BW: The House of Lords is phenomenal for clever people who make these huge arguments in such an eloquent way.  I mean, the equal marriage Bill that’s going through the House of Lords now, just listening to some of the arguments on both sides is just fantastic.  I mean, it’s Parliament at its best.

CB: And you abstained on that vote, and your argument is that, legally, you don’t think that that Bill is watertight?

BW: I have concerns about some of the protections that are being put in place for faith communities; just as strongly as I believe that faith communities should not be forced to do something that they’re not comfortable with, I am just as strong to say faith communities should not force their will upon other people as well.  And I think it’s, therefore, important that we strike the balance right, so that when this legislation does come into play that it’s workable and that we don’t end up with years of legal challenge thereafter, which I think will sour anything that we’re trying to achieve.

CB: You are Britain’s first-ever Minister for Faith.  There will be others who follow you.  How do you want to see that role develop, and what do you personally want to achieve in it?

BW: It was something that I was incredibly passionate about, and I do sincerely hope that future governments keep the role.  The importance of it is that, I think, on one level it normalises the concept of faith communities and what they stand for.  The last Archbishop of Canterbury put it incredibly well when he said, you know, ‘faith seems to be about oddities, minorities and foreigners’.  And it’s not; it’s an important informer of the debate and it’s important that those voices are heard in decision-making in Government.  From a Foreign Office perspective, I’ve seen many, many occasions where being a British minister of the Muslim faith, there are many barriers that come down in our conversations with other countries, and there are many debates, especially around human rights and others, which are sometimes seen as slightly sensitive, which I’m prepared to go further on and be bolder on and we achieve more on, because I don’t feel I carry any baggage or I don’t have to justify myself as ‘the West’.  My faith, in many ways, you know, gives me the equivalent of that beer which allows me as a minister to reach the parts that maybe some of my colleagues can’t.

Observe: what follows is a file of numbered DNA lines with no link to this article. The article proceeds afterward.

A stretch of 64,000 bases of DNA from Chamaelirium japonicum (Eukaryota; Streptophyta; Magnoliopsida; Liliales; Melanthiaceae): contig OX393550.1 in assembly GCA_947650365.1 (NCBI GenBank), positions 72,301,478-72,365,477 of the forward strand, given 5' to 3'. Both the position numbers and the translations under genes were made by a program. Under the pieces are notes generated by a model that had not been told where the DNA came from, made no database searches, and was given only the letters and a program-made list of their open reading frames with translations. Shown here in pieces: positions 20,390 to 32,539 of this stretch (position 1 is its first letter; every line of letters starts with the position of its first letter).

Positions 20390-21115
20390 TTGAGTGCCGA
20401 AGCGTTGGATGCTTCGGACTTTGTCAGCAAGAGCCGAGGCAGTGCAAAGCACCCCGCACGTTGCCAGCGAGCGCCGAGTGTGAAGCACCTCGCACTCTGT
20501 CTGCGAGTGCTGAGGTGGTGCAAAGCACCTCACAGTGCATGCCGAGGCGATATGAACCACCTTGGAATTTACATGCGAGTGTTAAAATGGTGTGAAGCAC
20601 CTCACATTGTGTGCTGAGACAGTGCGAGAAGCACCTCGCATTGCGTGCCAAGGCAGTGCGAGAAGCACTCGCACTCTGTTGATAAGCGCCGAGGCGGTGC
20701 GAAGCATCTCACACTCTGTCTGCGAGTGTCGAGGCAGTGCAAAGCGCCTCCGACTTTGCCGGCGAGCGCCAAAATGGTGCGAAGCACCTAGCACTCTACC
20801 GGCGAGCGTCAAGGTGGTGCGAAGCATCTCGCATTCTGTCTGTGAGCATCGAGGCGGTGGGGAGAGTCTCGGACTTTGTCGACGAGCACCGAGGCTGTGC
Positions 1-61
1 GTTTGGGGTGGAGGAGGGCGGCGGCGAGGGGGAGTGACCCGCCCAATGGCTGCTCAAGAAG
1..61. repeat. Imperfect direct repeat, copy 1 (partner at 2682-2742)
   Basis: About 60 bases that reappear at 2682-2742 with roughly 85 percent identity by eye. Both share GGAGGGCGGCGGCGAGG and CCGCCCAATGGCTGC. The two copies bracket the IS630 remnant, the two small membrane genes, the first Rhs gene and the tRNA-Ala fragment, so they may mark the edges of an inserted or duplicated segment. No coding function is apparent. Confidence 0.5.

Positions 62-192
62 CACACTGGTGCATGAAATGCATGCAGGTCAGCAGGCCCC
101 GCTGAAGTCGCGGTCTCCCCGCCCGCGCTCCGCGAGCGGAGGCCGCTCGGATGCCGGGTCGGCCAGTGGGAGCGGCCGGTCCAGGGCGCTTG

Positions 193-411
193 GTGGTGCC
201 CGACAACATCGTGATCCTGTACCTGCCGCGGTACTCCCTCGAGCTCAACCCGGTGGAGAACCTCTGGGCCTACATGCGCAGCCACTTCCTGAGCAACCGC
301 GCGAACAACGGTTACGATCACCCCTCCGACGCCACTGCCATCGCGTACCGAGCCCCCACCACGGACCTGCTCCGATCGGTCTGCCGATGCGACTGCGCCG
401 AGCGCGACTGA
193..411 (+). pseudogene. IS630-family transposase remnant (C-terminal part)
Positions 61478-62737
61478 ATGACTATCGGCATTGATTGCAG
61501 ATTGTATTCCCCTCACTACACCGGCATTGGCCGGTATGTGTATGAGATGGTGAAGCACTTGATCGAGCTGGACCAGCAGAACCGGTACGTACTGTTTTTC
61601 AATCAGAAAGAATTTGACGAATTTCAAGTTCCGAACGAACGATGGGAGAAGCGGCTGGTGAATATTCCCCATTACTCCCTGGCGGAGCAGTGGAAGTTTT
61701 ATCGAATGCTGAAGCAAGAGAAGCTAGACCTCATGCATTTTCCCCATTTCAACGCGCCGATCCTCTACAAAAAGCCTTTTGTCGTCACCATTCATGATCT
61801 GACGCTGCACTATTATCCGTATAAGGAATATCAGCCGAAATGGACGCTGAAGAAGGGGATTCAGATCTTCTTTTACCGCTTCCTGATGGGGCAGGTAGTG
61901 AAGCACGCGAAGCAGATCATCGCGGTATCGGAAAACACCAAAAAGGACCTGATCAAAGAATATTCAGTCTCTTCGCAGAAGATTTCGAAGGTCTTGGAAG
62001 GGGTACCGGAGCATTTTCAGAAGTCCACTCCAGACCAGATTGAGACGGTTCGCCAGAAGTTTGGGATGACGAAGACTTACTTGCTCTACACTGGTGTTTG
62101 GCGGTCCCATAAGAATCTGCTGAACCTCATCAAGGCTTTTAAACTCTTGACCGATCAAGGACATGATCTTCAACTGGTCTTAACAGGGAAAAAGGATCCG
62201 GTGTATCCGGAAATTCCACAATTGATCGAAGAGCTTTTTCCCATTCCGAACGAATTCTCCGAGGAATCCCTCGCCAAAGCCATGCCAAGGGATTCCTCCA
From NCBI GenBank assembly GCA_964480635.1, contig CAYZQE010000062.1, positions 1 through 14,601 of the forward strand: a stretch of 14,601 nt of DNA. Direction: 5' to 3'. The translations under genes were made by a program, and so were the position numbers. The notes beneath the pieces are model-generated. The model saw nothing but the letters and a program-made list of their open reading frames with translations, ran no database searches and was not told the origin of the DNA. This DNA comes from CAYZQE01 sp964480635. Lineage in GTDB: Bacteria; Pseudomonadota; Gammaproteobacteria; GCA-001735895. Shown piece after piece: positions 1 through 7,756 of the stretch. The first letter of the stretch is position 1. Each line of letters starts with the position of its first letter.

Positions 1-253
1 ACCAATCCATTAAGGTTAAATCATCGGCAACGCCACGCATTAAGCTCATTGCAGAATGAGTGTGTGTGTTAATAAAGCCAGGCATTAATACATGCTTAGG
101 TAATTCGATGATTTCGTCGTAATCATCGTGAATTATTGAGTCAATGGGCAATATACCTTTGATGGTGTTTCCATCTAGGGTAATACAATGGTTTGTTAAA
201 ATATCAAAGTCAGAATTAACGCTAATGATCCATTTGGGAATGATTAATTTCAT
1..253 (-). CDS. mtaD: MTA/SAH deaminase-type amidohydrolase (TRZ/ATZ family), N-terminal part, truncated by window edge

CB: Well, I wish you well in your continued adventure, and I hope that the next challenge you take on is equally satisfying and that you’re as good at it.  Baroness Warsi, thank you.

BW: Thank you.